The Music Modernization Act, signed into law on October 11, 2018, was designed to update U.S. copyright law to make sure artists and publishers were getting proper credit for their music running on streaming services. Publishing experts during the SXSW panel “The MMA Passed: Now What? Navigating the New Licensing Landscape” said the law comes at a time when databases of songwriters and publishers are not up to date, leaving the creators without credit and without pay owed to them. The law, they said, is the first step in solving that by streamlining licensing for digital music services.
“Notices of intent to license used to be sent to publishers in the thousands but jumped to the millions as steaming grew,” said panelist Danielle Aguirre, executive vice president and general counsel to the National Music Publishers’ Association. “As publishers and writers received more and more NOIs, we realized there was a problem and we needed to find a way to license properly and make sure publishers and songwriters are paid.”
The MMA is designed to streamline how licenses are processed, panelist Charmaine Smith said. By 2021, the U.S. Copyright Office will determine a singular mechanical licensing collective, or MLC, of publishers and songwriters who will come up with an updated database of those to whom royalties are owed. Copyright royalty judges will determine reasonable rates and terms, based on the music marketplace, for licensing music.
The MLC’s database creates a blanket licensing system for digital music providers to refer to. Whereas today an NOI is sent to an artist or publisher on a song-by-song basis, the music landscape as reshaped by the MMA creates this system through which streaming services can send a singular notice for the artist’s music—an NOI to obtain a compulsory license (not requiring permission from a copyright holder) will still be acceptable for non-digital uses. That difference is a welcome change, panelists said.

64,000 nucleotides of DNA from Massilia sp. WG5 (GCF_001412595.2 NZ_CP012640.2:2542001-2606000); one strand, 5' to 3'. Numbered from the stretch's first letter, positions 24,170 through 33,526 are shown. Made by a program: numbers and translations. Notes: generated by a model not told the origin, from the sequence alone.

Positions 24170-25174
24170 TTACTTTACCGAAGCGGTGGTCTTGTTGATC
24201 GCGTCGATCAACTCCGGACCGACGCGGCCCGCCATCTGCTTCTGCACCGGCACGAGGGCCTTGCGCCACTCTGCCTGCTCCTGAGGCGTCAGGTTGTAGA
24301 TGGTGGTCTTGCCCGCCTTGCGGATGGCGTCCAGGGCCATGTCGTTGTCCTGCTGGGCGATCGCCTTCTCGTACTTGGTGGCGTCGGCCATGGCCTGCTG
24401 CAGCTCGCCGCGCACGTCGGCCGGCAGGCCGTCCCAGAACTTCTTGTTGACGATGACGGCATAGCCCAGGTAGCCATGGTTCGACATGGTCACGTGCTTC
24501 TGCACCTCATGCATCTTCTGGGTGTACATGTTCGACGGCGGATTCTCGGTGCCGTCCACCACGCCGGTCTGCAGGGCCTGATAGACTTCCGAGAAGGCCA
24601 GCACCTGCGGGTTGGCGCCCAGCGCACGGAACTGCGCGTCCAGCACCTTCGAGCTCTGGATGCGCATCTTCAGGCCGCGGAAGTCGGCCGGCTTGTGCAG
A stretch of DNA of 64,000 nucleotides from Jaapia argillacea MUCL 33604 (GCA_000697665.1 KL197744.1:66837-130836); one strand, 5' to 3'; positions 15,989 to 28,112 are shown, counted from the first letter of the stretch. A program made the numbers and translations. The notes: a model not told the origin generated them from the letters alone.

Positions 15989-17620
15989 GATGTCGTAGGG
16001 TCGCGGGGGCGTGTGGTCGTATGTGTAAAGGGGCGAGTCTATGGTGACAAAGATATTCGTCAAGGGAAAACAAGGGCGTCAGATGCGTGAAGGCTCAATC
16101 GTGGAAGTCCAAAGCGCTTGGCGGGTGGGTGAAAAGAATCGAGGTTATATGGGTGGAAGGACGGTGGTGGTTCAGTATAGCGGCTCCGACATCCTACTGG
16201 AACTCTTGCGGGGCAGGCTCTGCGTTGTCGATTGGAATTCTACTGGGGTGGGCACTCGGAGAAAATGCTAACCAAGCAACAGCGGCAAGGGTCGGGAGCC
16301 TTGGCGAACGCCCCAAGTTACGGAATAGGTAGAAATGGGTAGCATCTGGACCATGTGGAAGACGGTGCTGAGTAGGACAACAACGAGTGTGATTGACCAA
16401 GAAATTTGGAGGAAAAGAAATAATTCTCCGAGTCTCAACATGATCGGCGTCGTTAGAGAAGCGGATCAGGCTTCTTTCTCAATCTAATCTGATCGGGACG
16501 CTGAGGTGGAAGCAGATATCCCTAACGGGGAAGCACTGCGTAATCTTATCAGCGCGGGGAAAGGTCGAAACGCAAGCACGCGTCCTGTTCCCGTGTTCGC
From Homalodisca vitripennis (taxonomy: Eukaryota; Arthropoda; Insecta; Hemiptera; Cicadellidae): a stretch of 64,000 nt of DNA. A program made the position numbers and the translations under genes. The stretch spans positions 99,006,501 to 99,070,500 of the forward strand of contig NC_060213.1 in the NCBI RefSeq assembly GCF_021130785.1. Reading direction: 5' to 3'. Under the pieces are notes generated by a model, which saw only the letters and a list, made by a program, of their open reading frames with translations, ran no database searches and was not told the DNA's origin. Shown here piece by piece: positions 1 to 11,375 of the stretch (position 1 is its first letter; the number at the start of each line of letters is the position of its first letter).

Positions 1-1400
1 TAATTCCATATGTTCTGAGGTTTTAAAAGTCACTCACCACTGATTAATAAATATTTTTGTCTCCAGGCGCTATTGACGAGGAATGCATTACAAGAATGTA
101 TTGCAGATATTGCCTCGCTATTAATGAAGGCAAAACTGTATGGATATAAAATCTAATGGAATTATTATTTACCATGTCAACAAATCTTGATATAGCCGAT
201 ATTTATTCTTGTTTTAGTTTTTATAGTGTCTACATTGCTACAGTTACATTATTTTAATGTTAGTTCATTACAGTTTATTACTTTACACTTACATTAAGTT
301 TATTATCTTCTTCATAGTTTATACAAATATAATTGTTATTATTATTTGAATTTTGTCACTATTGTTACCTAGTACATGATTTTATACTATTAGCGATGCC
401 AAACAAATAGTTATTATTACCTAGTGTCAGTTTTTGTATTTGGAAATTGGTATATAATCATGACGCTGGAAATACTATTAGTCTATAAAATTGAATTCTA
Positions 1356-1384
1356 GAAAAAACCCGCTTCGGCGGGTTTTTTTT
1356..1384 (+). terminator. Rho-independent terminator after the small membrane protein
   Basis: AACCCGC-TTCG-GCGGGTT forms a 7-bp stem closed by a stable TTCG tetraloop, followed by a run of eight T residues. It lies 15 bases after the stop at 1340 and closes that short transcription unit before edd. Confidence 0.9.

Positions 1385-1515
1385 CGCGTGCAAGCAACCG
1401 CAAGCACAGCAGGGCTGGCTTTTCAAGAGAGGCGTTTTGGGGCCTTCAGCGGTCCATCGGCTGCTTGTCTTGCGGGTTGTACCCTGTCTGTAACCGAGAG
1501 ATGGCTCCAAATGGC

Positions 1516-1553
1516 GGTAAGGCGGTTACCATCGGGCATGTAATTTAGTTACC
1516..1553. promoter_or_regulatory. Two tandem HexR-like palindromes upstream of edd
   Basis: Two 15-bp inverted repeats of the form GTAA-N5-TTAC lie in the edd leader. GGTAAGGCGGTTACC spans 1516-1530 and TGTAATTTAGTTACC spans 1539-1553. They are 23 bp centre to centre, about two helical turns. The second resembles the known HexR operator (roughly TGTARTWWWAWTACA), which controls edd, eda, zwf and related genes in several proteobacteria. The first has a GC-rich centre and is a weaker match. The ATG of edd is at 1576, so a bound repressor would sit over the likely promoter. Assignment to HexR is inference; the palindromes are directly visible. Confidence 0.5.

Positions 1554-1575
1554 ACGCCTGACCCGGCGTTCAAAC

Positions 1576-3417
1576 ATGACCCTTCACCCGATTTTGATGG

“If you put music on a service without sending an NOI to the right publisher, you run the risk of copyright infringement,” said Smith, who is a shareholder in Greenberg Traurig’s Atlanta office, where she focuses her practice on licensing for music, videos, and other entertainment related content.
Bob Bruderman, executive vice president of global digital partnerships at Kobalt Music, said part of the issue that made the MMA necessary was a standard practice of record labels pre-streaming services. In those days, he said, it was common to license music frequently after a piece of music was already used—voluntary licenses and other mechanisms gave “speed and arc of capabilities.”
“We were concerned with the speed of being able to license,” Bruderman said. “There was a cloud over the industry over liability. We didn’t want to see a handful of companies running the industry for a few years.”
The Copyright Office currently is seeking public comment on who should make up the MLC. Its requirements for the collective include: collective must be a nonprofit, not be owned by another entity, have substantial support from the music market, and meet tech requirements like administration of licensing under Section 115 (i.e. matching ownership, matching royalties, and figuring how to distribute royalties, including “unmatched” royalties, which involves payment for songs that do not have copyright holder information).
Additionally, the register of copyrights will designate a digital licensee coordinator to represent digital music services in administrating licenses and in determining an administrative assessment fee paid by providers for the reasonable costs of establishing and operating the MLC.